|Copyright: Lesley Hodgson (ma-at)
|Date Taken: 2006-06-16|
|Camera: Nikon D70|
|Exposure: f/5.6, 1/800 seconds|
|More Photo Info: [view]|
|Photo Version: Original Version|
|Date Submitted: 2006-06-16 18:14|
|[Note Guidelines] Photographer's Note|
|I passed a field of ox-eye daisies and had to stop!|
Ox-eye Daisy, Common Daisy
Scientific Name: Leucanthemum vulgare Lam.
Considered a noxious weeds for some wild areas of the country, officially a weed in Montana, Colorado.
Member of the Daisy family. The word "daisy" comes from two Anglo-Saxon words - daeyes and eayes = day's eye. Butterflies love this hardy perennial. Also known as Moon Daisy, Marguerite and Maudlin Daisy. Ht 2 - 3 ft (60 - 90 cm). Native grassland wildflower, found in meadows and open woods. It was considered lucky to step on the first flower of the year. Bunches should be picked with your eyes shut and the number of flowers collected would equal the number of years until you married.
English folklore connects the Ox-eye Daisy with the Thunder God, so it is sometimes known as Dun Daisy. Ancient peoples dedicated the plant to Artemis, goddess of women, as it was believed that the plant was good for women's problems. According to ancient Celtic legend, Daisies are the spirits of children who died at birth. Christian legend has it that when the Wise Men were going to see baby Jesus, they asked for a sign to show them his location. As they looked around they saw a group of Ox-eye Daisies near a stable, resembling the star that led them. In the Middle Ages, if a knight wore two Daisies he was the ladies' choice.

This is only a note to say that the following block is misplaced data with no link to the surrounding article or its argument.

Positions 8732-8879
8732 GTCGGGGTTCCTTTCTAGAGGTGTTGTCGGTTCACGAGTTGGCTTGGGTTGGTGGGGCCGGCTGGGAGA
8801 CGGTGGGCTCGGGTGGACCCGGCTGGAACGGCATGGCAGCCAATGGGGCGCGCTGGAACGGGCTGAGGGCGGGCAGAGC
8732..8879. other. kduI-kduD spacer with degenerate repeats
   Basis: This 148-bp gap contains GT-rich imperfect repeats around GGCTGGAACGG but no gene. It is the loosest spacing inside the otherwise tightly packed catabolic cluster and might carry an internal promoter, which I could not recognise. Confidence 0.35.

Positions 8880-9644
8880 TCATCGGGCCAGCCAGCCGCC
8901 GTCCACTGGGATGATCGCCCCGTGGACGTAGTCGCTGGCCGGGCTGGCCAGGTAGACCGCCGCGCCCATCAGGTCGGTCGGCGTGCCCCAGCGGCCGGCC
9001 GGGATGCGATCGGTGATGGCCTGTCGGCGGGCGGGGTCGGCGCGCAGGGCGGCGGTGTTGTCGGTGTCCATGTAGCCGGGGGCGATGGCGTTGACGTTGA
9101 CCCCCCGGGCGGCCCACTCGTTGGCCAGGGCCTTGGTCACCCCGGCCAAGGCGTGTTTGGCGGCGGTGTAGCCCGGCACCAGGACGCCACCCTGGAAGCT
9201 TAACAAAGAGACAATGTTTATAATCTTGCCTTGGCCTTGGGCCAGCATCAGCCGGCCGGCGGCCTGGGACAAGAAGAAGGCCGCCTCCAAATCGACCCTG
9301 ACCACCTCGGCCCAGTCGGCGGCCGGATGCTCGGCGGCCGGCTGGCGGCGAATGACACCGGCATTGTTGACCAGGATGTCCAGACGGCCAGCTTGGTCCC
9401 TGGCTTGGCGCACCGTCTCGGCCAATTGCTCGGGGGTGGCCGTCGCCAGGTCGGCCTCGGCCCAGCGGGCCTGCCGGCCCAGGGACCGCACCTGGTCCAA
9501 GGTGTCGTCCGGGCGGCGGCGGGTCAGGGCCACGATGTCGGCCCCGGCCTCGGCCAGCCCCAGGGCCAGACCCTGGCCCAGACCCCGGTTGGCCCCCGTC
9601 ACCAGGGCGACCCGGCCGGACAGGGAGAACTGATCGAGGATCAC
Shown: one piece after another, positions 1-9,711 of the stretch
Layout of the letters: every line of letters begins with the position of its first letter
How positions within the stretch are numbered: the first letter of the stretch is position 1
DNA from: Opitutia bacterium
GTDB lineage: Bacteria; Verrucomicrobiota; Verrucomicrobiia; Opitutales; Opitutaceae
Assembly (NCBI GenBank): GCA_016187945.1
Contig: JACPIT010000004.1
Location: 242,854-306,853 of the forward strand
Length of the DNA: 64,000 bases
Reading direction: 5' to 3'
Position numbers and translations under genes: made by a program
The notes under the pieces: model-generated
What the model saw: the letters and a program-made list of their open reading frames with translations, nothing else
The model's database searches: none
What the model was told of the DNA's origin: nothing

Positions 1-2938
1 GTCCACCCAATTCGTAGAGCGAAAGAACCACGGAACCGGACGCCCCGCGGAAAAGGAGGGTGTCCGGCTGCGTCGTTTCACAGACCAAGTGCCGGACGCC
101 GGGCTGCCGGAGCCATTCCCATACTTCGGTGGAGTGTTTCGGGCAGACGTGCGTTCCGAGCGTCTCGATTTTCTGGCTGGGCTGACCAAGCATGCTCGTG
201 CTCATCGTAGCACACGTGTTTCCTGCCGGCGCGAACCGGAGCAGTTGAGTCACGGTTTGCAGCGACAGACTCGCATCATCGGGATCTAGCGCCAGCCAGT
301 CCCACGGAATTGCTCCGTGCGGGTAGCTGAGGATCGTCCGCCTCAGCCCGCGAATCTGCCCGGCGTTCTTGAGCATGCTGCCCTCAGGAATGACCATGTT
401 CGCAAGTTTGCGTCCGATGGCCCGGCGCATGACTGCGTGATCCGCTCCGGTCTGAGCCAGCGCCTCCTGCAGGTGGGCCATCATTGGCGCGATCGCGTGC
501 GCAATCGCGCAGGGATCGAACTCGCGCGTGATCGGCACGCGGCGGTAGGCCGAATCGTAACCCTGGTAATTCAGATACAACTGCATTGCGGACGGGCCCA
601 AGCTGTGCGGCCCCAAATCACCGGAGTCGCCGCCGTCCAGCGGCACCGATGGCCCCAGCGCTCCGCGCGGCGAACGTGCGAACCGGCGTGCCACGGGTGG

Leaves and outer layer of stem have been used as a sedative, astringent and demulcent. Anti-spasmodic and diuretic. It is also a herbal remedy for whooping cough, asthma and stomach upsets. In Wales during the Middle Ages, Daisies were used to treat madness, smallpox, tumours and jaundice. Makes a good lotion for wounds, bruises and ulcers. Decoction of fresh herb for jaundice. Distilled water made from the flowers can be used as an eye lotion for conjunctivitis. Dried blossoms can be boiled and used as a lotion for chapped hands. Root stops night sweats in consumption.
(N.B.I don’t recommend this as a remedy for anything –please consult a doctor!)
Herbivorous insects won't touch Ox-eye Daisy juice so the plant was often mixed with the straw bedding of farm animals and hung from ceilings indoors to repel fleas etc.. Alleged to deter flies if planted around the outside of the house.
biblio has marked this note useful
Only registered TrekNature members may rate photo notes.
|You must be logged in to start a discussion.|
Great note, I love these flowers. Good POV and great DOF